Personal trainers broke through personal and professional barriers at the 2015 IDEA Personal Trainer Institute™ East.
Some personal trainers have an insatiable appetite for knowledge and growth opportunities. 2015 IDEA Personal Trainer Institute™ East, held in Alexandria, Virginia, February 25–27, offered an "educational buffet" complete with all the requisite "nutrients" a growing fitness professional needs.
The following 5 insider tips from the fitness conference offer a head start on training tomorrow's client:
- Understand fascia and function. Fascia research continues to shed light on human movement and tensegrity, and many presenters shared recent and insightful studies that are changing program design approaches. Functional training continues to be a popular topic, in part because of its ability to enhance and vary activities of daily living. In his session "Gray Institute: Assessment and Programming for the Foot and Ankle Complex—A Global to Local Approach," Doug Gray, faculty at the Gray Institute for Functional Transformation, in Adrian, Michigan, taught exercises that were "in and out of sync with the main patterns of movement." He taught attendees how to recreate the common jumping jack to make it more functional (and fun) by adding different combinations of foot and arm patterns in varying planes of motion.
- Build strong social media muscle. Scott Rawcliffe's packed session "Building Social Media Muscle" focused on how to streamline social media platforms, hone in on the message and create a system. "It's important not only to know what to share, but what not to share," said the owner/operator of Revera Health & Fitness in Queensland, Australia. He also encouraged attendees to curate content based on what the refined message is, and to create a calendar that gets the most from outreach efforts.
- Up your game with senior clients. In his session "Help Your Senior Clients," Brian Richey, owner of Fit 4 Life DC, in Washington, DC, urged personal trainers to carefully prepare themselves to work with this crucial market. His point: Don't presume that you can train seniors just because you have many years of experience. Instead, learn about common injuries and compensatory patterns that have taken years—or even decades—to manifest themselves as pain. "We need to be able to properly manage the needs of this population," Richey said. "If we load dysfunction or an injury, we will only develop increased dysfunction or injury."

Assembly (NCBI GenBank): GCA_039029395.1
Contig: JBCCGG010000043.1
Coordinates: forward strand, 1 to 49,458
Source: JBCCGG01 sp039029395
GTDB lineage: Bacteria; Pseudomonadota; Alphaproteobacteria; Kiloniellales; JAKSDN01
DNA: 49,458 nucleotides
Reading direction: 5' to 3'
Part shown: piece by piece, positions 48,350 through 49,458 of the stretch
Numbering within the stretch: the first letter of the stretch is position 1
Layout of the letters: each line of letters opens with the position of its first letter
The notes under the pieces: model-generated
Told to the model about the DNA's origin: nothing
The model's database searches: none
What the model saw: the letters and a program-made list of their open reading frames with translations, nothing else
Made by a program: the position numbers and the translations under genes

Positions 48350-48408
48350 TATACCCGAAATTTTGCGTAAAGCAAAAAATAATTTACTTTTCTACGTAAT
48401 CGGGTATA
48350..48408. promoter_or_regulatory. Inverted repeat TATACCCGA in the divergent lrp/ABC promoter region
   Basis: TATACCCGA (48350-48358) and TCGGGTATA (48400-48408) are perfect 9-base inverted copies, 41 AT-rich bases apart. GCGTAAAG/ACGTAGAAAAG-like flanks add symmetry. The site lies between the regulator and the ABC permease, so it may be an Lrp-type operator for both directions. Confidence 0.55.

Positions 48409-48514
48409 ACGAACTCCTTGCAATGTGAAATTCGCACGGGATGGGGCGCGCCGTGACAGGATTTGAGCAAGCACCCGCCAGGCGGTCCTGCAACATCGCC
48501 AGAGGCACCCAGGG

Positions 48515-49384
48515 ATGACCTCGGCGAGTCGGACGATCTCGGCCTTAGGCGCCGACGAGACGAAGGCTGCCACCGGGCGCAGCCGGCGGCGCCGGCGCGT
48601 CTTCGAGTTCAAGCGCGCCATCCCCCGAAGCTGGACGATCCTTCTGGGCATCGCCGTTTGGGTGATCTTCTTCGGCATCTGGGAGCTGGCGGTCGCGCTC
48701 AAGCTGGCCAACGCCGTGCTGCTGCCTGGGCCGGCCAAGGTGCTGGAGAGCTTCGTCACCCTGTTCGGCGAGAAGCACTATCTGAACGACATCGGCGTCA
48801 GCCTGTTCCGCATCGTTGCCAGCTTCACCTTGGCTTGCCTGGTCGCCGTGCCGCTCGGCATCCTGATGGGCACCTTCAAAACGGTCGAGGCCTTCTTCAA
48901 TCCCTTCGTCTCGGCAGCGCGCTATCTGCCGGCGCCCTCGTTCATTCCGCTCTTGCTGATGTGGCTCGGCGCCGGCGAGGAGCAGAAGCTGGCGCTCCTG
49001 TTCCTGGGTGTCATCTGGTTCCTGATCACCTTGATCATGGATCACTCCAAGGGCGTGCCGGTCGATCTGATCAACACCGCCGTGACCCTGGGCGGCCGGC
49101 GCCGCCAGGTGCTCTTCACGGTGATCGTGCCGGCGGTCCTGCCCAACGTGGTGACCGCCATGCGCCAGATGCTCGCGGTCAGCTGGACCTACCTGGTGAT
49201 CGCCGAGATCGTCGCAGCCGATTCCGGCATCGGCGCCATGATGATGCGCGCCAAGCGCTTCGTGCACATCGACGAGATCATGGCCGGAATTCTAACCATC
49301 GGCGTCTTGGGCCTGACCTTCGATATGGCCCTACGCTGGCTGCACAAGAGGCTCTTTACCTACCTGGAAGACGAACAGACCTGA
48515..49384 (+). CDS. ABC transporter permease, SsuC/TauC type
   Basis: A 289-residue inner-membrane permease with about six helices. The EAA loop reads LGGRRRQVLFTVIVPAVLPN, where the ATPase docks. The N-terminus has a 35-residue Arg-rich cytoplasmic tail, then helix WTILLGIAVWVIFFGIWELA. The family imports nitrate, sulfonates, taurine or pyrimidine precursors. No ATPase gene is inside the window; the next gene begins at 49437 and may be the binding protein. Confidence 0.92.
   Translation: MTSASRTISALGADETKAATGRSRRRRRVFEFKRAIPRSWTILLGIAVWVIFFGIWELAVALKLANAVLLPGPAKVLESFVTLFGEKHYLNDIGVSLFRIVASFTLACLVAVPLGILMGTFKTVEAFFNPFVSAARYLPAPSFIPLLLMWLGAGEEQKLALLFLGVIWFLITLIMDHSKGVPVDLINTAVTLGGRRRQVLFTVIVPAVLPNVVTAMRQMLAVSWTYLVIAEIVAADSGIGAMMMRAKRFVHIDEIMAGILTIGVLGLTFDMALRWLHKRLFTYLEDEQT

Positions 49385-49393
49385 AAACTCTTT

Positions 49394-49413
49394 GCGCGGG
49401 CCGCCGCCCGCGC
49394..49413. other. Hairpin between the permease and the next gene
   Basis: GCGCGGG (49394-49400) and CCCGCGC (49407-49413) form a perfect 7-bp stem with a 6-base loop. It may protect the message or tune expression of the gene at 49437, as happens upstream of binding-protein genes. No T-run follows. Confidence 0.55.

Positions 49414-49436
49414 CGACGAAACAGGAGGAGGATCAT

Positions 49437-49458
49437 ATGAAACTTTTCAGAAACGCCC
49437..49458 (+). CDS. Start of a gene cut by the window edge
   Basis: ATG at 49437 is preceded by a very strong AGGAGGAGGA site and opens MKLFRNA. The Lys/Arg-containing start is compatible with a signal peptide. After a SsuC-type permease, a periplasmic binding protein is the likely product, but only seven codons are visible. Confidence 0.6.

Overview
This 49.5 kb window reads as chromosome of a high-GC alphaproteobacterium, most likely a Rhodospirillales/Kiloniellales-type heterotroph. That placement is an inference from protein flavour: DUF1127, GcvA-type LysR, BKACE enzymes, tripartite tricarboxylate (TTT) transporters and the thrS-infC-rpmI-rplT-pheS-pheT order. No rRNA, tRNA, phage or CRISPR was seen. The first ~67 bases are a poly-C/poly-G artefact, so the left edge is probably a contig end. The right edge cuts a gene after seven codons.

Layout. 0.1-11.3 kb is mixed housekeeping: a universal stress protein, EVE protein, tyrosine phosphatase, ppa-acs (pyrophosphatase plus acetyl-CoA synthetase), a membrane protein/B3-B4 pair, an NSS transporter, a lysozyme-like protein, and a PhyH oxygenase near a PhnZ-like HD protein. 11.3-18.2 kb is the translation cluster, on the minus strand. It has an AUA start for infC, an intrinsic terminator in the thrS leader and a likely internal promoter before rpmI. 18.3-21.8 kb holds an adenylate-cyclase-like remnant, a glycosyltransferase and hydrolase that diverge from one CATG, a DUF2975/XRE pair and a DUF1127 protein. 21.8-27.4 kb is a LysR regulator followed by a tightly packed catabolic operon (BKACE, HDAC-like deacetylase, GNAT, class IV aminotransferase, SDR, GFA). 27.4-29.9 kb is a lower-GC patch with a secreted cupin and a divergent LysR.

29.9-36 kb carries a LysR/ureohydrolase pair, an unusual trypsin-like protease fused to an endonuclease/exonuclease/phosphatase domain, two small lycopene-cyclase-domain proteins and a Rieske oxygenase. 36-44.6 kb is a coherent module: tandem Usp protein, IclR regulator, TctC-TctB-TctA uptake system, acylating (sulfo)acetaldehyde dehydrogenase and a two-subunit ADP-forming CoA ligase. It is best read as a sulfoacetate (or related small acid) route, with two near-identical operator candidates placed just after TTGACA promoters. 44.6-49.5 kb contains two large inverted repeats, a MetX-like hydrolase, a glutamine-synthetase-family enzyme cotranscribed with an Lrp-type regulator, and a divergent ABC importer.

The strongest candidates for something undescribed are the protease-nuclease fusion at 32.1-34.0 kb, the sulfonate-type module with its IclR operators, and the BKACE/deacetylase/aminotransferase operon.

- Go the extra mile. Steve Shenbaum, founder of game on Nation, LLC, in Bradenton, Florida, used basic tenets of improvisation to teach personal trainers how to go deeper in their interactions with clients. He played several games with attendees to demonstrate various points about the science and power of game dynamics and how to apply them directly to personal training. For example, a common rule in improv is to say yes (to what is happening) and take care of your partner. If you follow this rule with clients, you validate them, show them that you care, and create a safe environment where improvement thrives.
- Recognize that core training has evolved. Have you evolved with it? Personal trainers who still rely on the standard crunch and similar mainstays have been "dinosaurs" for a few years. The industry has shifted as research and practical experience have brought to light the many core-training methods that work in deep, functional and safe ways. In his session "Advanced Core Training by Hedstrom Fitness," Casey Stutzman, head trainer at the Bay Athletic Club in Alpena, Michigan, emphasized how important it is to be able to react to a constantly changing environment. "Life isn't static, and environmental factors are constantly changing," he said. "Train yourself and your clients to be prepared in innovative ways that mimic unpredictability."
Photography by Len Spoden.